Flagship Pioneering is launching Kintai Therapeutics with Dr. Paul-Peter Tak, a former GlaxoSmithKline executive, at the helm. Tak signs on as the startup steers a pipeline of what it calls “precision enteric medicines” toward the clinic, with the first programs slated to enter phase 1 as early as next year.
Founded in 2016, Kintai is targeting the body’s enteric signaling networks to create a new class of drugs for diverse disease areas including autoimmune, metabolic and neurologic diseases along with various cancers. The enteric signaling network, as Tak puts it, is made up of three parts: the gut’s immune system, its microbiome and its nervous system. The Kintai team looked into the connection between these components to figure out how the gut might affect the way drugs work and whether they could exploit the enteric signaling network in creating new drugs.
“The gut—which is home to trillions of bacteria, 70 percent of our immune cells, and 500 million neurons—is truly a command center, transmitting constant messages and signals throughout the body that affect our propensity for disease,” Kintai co-founder David Berry, M.D., Ph.D., general partner at Flagship Pioneering, said in a statement.
There are myriad ways to target the enteric signaling system, from aiming at immune cells in the gut to trigger an anti-inflammatory effect elsewhere in the body to interfering with gut neurons to prompt an effect in the brain without needing a drug to cross the blood-brain barrier, Tak told FierceBiotech.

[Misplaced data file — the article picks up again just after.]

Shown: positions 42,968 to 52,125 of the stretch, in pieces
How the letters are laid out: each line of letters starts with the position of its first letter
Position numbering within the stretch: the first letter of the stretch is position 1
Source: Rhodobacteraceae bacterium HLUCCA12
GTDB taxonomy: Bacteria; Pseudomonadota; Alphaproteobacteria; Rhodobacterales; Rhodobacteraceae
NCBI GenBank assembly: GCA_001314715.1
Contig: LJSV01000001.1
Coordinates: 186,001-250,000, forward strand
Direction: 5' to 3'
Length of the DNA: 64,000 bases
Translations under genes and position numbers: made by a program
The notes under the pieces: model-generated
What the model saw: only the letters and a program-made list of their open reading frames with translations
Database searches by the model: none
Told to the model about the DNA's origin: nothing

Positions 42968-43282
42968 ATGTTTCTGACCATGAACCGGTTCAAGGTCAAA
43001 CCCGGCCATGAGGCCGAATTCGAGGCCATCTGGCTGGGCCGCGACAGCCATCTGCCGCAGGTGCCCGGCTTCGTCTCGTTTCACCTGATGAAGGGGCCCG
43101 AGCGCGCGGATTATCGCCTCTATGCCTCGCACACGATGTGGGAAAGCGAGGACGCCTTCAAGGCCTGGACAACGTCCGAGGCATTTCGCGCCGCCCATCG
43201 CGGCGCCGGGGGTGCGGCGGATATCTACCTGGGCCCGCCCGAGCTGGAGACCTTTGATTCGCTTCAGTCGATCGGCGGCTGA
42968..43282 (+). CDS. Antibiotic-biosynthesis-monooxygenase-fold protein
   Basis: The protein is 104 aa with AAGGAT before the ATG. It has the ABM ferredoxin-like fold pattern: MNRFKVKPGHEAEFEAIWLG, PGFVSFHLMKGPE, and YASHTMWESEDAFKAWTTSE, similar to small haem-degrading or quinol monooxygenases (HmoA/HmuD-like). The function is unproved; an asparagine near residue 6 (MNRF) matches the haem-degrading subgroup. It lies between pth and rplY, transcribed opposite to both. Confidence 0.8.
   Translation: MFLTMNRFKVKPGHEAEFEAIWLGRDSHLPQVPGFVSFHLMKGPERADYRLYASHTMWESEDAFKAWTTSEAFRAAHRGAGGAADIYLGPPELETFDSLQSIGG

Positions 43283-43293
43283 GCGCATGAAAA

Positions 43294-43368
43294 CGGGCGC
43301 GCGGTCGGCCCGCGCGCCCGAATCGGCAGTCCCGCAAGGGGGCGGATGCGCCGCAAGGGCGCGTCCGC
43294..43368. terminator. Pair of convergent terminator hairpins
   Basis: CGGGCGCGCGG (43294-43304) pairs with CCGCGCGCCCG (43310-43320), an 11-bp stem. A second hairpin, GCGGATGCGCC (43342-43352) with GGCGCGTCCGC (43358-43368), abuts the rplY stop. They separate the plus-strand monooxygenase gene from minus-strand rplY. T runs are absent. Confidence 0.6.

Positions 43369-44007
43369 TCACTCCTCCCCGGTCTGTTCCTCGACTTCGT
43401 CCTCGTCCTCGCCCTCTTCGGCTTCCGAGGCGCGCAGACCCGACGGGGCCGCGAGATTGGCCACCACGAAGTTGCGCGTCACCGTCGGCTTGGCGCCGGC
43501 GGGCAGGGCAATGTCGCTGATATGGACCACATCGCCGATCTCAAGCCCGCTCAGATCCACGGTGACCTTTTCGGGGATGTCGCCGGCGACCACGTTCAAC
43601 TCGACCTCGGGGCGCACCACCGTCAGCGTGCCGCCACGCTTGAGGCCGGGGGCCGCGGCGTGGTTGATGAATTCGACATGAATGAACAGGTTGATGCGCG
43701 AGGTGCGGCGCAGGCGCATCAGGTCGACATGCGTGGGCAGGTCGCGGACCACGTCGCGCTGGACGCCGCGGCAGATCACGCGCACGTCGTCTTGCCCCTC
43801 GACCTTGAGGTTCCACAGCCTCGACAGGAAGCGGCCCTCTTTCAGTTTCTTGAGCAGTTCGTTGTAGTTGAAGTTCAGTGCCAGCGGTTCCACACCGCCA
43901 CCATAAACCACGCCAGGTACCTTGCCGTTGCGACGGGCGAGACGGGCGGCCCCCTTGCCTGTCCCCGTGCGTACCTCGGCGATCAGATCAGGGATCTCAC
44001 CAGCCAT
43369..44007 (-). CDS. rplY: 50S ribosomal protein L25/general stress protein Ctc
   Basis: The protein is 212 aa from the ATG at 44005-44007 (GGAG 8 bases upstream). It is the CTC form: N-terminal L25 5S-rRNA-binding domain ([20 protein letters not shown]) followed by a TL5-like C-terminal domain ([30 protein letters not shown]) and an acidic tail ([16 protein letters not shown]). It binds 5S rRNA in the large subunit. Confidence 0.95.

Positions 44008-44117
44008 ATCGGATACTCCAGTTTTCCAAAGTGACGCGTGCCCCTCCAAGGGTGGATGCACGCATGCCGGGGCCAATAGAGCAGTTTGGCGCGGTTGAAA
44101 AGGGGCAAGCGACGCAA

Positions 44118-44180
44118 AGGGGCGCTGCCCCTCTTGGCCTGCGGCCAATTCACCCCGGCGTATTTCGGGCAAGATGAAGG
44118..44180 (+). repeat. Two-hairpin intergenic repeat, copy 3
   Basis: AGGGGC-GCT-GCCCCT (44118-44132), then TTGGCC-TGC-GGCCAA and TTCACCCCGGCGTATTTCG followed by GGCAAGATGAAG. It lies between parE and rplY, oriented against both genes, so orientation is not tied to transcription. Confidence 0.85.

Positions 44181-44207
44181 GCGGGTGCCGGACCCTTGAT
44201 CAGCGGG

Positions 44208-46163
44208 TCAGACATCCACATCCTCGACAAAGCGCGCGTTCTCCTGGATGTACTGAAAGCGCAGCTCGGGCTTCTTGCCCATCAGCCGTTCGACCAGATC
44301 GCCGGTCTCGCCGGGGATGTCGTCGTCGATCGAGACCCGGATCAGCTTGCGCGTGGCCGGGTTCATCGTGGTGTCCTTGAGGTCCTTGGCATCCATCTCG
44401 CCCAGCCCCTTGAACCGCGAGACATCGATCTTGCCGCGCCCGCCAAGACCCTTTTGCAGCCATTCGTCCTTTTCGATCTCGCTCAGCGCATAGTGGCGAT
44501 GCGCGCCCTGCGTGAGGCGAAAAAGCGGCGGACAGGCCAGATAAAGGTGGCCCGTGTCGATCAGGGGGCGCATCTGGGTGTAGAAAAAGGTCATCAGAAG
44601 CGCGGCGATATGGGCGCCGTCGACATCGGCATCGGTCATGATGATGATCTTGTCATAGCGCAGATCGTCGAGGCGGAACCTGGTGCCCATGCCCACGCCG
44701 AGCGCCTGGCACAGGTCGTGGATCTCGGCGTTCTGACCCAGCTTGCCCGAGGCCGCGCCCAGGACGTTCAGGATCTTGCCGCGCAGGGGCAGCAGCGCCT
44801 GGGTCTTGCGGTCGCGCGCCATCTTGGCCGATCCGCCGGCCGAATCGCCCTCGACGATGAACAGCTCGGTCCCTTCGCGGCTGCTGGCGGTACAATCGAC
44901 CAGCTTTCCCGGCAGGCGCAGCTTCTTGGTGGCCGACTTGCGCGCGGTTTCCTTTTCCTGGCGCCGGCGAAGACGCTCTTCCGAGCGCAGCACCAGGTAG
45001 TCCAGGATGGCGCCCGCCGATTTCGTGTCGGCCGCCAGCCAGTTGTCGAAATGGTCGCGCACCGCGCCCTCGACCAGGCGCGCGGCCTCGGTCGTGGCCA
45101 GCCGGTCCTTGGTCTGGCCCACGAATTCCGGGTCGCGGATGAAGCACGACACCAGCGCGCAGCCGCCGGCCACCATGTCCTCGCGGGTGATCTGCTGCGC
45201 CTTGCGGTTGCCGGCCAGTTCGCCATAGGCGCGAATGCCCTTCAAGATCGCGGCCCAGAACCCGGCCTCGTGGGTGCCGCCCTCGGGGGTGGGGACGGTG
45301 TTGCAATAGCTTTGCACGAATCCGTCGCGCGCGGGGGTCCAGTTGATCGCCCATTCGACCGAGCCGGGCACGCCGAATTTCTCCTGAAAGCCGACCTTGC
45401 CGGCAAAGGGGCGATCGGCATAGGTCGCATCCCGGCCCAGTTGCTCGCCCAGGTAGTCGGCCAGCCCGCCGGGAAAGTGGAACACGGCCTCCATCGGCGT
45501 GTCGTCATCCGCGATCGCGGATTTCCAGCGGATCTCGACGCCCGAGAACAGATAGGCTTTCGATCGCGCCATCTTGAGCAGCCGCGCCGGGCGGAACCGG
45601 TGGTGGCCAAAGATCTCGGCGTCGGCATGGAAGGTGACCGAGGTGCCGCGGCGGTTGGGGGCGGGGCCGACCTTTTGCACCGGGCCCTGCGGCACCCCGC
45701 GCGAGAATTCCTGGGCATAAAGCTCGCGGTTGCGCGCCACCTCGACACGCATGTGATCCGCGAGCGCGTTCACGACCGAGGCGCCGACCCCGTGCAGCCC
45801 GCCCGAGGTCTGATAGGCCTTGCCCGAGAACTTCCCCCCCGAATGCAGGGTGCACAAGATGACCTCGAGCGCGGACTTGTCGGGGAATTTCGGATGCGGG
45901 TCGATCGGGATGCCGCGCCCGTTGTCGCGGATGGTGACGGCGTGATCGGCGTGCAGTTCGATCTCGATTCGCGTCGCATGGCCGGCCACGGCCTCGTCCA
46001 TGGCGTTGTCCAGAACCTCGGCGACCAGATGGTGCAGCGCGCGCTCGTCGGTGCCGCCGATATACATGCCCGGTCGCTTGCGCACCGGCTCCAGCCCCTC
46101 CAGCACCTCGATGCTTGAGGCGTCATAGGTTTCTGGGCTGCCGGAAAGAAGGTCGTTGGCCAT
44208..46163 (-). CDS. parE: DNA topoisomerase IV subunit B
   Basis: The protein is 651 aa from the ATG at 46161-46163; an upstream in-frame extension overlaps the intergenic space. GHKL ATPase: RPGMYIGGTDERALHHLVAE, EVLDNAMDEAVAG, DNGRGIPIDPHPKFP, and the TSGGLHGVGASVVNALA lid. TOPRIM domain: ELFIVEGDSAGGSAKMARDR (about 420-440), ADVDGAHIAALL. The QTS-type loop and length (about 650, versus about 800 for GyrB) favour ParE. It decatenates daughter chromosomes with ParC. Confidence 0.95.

That's the “enteric” side of Kintai’s medicines. As for the “precision” part, the drugs “can be designed in such a way that they are activated precisely where you want them to be activated,” Tak said.
Kintai uses its Precision Enteric Medicines (PEM) discovery platform to identify and develop small molecules, designing drugs with a “biogeographic attribute” that directs the drug to a precise location where it will have the most impact, the company said in the statement. The company can’t give away its secret sauce, of course, but the technology uses a mix of chemistry, human biology, immunology, microbiology and artificial intelligence to discover and design drugs. It plans to start clinical trials for programs in metabolic syndrome and inflammatory bowel disease in 2020.
Tak brings with him a wealth of experience, starting out in academia, spinning out a biotech company and joining GSK, where he worked for seven years as chief immunology officer and the global R&D head for immuno-inflammation, oncology and infectious diseases.
Tak said Kintai is about 60-strong—mostly scientists—and that he plans to keep the team lean. As the company moves toward the clinic, he’ll look to add to its translational, experimental medicine and development teams while keeping the company is nimble as possible.